Eric is a general assignment reporter for The Philadelphia Tribune
Editor’s note: The Philadelphia Tribune is examining the impact of the state’s new voter identification law, how it will affect different segments of Philadelphia’s population and what's needed to obtain the required identification. This article examines how it might impact people who aren’t eligible for a PennDOT ID.
State estimates suggest that about 85,000 people across Pennsylvania will be unable to provide the documentation needed to get a state ID through PennDOT — leaving them with only one other option, an ID dispensed by the state Department of State.
“It is a card that will be given for voting purposes only,” said Ron Ruman, press secretary for the Department of State at a recent voter ID informational meeting.
At the moment, all voters are required to show valid photo identification before they will be allowed to cast their ballot on Nov. 6. The law has been challenged in state court, but this week a judge refused to delay implementation of the law until after the election.
Activists are urging residents to get an ID so they are prepared — whatever happens.
The entire process starts with PennDOT, though in this case the Department of State issues the identification card. Applicants must go to a local PennDOT licensing center and tell officials there that they lack the documents needed for a state voting ID.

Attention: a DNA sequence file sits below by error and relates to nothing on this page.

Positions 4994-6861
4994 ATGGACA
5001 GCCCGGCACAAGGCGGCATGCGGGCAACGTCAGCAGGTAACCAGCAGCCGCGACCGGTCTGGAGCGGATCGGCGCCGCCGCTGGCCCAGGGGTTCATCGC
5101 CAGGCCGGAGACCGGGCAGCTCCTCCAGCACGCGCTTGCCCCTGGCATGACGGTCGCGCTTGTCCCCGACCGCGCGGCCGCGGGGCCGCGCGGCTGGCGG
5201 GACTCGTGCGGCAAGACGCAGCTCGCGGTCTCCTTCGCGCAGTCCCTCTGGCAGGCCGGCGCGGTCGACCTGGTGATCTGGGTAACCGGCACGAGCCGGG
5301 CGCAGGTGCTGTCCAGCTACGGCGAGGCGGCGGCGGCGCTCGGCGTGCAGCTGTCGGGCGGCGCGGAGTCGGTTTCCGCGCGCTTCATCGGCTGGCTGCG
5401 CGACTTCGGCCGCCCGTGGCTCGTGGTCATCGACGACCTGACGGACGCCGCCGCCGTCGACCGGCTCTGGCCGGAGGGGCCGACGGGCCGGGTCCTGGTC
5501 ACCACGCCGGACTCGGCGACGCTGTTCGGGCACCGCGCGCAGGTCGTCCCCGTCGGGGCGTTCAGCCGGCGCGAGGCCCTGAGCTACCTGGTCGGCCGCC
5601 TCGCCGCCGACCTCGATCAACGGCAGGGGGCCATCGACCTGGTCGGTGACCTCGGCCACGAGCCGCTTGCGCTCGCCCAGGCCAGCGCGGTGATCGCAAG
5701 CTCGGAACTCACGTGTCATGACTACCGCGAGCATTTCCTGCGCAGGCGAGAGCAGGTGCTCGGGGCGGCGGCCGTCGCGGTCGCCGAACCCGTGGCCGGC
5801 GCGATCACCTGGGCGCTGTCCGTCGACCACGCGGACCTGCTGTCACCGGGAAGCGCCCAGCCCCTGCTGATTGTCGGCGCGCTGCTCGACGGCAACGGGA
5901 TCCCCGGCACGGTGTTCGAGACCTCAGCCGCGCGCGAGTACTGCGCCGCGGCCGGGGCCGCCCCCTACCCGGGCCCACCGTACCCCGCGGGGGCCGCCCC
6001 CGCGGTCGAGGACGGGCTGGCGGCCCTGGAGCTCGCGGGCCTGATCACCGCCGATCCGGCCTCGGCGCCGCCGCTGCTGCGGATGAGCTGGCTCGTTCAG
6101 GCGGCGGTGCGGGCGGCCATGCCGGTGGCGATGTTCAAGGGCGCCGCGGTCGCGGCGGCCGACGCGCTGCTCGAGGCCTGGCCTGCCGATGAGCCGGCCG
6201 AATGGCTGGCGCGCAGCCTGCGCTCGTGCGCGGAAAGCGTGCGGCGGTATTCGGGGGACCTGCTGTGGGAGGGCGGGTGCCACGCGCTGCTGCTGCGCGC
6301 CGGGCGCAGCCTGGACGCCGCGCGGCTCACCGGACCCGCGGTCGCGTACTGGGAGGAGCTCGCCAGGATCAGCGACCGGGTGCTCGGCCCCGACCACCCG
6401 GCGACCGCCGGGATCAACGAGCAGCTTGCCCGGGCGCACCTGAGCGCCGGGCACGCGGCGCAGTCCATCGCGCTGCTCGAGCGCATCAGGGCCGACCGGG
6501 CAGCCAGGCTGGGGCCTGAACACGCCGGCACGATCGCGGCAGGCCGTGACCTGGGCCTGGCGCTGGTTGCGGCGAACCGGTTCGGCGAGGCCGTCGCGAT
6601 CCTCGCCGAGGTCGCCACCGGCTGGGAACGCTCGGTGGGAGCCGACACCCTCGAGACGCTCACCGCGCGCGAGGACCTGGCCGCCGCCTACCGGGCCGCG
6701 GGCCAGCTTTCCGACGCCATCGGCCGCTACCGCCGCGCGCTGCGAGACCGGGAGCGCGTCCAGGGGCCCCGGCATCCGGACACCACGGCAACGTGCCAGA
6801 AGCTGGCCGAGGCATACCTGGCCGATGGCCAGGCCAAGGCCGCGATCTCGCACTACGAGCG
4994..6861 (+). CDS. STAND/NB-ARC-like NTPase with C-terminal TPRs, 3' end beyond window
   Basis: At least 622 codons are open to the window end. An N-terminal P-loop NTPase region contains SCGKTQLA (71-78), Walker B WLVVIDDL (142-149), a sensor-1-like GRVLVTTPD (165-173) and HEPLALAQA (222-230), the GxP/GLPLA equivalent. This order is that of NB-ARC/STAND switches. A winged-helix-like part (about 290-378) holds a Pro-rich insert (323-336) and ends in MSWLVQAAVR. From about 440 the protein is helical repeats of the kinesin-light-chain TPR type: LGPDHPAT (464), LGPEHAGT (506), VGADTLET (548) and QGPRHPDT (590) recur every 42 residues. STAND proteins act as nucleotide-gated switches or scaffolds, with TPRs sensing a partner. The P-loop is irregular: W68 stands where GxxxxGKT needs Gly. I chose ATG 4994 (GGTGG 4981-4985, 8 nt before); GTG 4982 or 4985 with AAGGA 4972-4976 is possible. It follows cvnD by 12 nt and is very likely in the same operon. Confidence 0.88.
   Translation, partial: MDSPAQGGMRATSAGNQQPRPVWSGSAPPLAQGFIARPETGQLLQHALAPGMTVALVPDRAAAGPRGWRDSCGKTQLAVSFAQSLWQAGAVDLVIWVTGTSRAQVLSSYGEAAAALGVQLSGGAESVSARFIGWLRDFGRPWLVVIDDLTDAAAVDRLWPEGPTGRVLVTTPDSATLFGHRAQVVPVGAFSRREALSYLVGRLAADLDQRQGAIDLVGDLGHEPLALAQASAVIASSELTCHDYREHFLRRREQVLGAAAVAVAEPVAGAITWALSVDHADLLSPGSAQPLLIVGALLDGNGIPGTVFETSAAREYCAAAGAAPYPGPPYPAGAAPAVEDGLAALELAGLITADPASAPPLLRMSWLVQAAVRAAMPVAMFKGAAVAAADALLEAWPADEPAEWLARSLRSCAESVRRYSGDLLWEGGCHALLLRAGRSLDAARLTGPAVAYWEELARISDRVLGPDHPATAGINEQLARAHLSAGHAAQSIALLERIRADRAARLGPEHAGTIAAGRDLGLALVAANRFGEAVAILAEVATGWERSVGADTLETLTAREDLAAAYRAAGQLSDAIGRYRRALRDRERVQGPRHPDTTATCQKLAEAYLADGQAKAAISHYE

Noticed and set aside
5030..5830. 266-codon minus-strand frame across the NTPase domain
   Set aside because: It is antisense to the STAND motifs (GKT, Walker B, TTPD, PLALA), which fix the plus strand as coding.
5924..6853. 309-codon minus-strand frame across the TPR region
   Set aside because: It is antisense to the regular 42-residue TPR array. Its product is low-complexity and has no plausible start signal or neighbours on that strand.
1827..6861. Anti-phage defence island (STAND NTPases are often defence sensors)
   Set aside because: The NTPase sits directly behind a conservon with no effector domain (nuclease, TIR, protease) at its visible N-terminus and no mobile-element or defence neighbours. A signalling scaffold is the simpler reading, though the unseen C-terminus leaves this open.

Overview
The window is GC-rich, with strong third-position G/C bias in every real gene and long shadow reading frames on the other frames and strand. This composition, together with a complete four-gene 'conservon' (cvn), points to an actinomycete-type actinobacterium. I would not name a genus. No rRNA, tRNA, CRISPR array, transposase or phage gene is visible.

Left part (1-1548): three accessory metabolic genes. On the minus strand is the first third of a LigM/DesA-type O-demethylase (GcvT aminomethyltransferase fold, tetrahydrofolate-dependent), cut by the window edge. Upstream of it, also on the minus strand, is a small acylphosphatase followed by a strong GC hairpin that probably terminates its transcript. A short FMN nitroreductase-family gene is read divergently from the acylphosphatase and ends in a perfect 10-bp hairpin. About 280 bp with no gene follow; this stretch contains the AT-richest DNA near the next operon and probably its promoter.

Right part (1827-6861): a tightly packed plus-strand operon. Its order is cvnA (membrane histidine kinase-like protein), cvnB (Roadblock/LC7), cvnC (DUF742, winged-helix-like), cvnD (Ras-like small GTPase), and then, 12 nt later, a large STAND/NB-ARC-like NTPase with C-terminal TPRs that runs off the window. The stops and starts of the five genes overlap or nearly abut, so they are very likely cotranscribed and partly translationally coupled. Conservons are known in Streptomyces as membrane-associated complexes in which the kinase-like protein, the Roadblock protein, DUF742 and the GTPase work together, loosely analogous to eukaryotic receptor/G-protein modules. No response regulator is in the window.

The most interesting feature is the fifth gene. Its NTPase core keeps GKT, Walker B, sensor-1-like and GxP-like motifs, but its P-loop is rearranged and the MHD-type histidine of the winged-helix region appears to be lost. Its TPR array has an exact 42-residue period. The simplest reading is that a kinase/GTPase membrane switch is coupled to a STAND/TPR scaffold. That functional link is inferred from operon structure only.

“Tell them you would like the Department of State ID for voting,” Ruman said. “They will give you a piece of paper to sign that says ‘I cannot obtain the documents I need to get a PennDOT ID.’”
State officials have broken down the problems most residents will face trying to obtain an ID into three broad categories: people who once had a valid driver’s license but it has expired, Pennsylvania natives who have never had a state identification card and registered voters, typically not born in Pennsylvania, who are unable to get a copy of their birth certificate.
Every Pennsylvanian is eligible for a free, state identification card to vote. But, many lack the documents required by the state to get that identification — unable to get copies of birth certificates or documents that verify a name change — particularly important for married women — or a Social Security card.
Residents in the final category will be issued the state department identification card. They will be issued the card only if they are already a registered voter.
“Make sure you’re registered,” Ruman said. “PennDOT is going to verify that you’re a registered voter.”
Ruman said state officials designed the state department ID after discovering that many Pennsylvanians lacked birth certificates and other crucial documents.
“As we implemented this, we discovered there were folks who are really having trouble getting documents,” he said.
PennDOT requires a Social Security card, or a valid passport, birth certificate with raised seal, certificate of citizenship or naturalization and two items with the person’s address on it, like a utility bill.